The house starts with all of its walls painted color A. If a job specifies that a wall must be painted A, it does not need to be repainted.

The machine starts at wall 0, with current color A.

n is at least 3.

• does the machine have to start with its color set to A? does it have to start off pointed at wall 0? – Sparr Aug 5 '14 at 23:57
• Good catches, yes, and yes. I'll edit it in. – Mike Precup Aug 5 '14 at 23:58
• If a 3 is passed in, is the house a triangular prism? – Nathan Merrill Aug 6 '14 at 18:06
• Yep. I suppose I should lower bound n, since it doesn't make much physical sense to have n < 2. – Mike Precup Aug 6 '14 at 18:09
• Some test cases would be good. – Peter Taylor Aug 7 '14 at 22:14
• This looks to be a Travelling Salesman problem on the rectangle grid graph (with one dimension looped around). It's open whether it's NP hard (cs.smith.edu/~orourke/TOPP/P54.html), which means no polynomial-time algorithm is know. This mean optimal solutions probably take very long to find. Is there a time limit? – xnor Sep 25 '14 at 19:04
• Hello! This looks like a good but abandoned meta post, would you be willing to offer it for adoption? (If you want to, you can still post to main.) Due to community guidelines, if you don't respond to this comment in 7 days I have permission to adopt this. – programmer5000 Jun 9 '17 at 16:56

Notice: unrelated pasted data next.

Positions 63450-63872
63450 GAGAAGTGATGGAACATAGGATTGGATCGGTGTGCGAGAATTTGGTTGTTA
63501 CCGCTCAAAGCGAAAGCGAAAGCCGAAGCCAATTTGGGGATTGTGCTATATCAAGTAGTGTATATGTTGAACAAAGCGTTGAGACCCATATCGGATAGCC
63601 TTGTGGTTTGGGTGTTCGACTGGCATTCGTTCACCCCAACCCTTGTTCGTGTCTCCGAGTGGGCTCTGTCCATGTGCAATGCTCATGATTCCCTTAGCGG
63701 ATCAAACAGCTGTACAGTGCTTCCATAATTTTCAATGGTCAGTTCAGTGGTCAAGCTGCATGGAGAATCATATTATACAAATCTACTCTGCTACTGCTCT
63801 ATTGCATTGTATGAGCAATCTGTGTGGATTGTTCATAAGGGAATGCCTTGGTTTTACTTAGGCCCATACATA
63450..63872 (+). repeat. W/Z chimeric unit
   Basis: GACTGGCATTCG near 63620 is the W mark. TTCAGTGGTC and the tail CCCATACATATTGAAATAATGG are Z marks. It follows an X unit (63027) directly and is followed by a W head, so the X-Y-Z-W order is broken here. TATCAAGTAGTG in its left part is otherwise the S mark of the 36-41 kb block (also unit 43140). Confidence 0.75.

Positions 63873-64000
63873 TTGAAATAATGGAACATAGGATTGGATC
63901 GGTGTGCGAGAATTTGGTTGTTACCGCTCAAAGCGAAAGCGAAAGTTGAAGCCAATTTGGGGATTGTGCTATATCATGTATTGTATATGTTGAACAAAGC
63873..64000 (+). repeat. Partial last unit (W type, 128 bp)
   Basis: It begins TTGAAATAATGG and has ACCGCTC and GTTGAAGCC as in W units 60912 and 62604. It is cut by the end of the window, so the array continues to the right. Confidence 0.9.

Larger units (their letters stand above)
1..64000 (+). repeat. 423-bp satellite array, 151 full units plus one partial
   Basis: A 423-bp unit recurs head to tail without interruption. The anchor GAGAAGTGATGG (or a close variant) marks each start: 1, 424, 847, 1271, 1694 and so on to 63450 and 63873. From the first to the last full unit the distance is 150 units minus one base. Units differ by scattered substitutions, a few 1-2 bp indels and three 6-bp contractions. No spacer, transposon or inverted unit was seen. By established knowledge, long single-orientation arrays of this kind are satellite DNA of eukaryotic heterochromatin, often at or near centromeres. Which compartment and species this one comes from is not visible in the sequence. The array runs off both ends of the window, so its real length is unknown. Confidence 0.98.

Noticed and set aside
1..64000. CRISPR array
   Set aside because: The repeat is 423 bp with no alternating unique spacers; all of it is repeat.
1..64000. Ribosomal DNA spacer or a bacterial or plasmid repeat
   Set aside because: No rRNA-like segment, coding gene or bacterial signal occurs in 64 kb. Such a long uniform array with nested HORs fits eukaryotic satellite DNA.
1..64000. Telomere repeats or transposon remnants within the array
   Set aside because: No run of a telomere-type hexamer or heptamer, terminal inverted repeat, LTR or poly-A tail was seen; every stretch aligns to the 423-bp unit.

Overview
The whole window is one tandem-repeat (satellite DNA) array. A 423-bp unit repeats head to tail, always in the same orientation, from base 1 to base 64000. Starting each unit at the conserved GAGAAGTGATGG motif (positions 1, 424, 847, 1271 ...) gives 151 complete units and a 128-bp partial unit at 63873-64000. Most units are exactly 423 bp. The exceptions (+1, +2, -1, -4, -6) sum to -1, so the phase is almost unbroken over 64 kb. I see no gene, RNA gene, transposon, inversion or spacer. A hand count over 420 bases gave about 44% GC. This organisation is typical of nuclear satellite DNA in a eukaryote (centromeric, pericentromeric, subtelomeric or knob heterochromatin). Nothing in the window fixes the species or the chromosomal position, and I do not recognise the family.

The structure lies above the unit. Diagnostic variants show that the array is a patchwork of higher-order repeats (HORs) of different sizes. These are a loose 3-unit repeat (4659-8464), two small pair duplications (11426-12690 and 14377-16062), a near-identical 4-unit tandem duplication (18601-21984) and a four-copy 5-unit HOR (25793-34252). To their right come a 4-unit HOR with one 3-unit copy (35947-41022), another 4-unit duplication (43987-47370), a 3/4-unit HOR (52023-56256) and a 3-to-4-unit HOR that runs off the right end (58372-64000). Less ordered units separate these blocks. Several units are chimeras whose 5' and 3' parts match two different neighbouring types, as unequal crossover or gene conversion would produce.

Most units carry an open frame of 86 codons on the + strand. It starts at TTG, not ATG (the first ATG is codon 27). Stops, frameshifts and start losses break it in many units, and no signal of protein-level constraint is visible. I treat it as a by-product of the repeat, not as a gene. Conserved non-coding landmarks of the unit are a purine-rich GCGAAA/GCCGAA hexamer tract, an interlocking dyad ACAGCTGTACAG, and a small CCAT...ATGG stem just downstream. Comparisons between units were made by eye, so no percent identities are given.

# Figure significant figures

Your challenge is to write a program that finds how many significant figures a given number has.

## Rules for finding significance

• All numbers 1–9 inclusive are significant.
• All leading zeroes are not significant.
• Trailing zeroes are significant only if there is a decimal point present anywhere.
• Zeroes surrounded on both sides by nonzero digits are significant.

## Input/output

• Input from STDIN or similar.
• Input will be one string.
• The input can be arbitrarily large floating-point numbers, but no larger than your language can handle. [I'm not sure if this is the right term/makes sense]
• If the input contains anything other than digits 0–9 or ., or is too large to compute, output Invalid.
• The output will be one string to STDOUT or similar.

## Further information

• Using an external source such as a website, as well as any libraries, APIs, functions, or the like that calculate significant figures are not allowed.
• Loopholes that are forbidden by default are not allowed.
• This is , so fewest byte wins.

## Test cases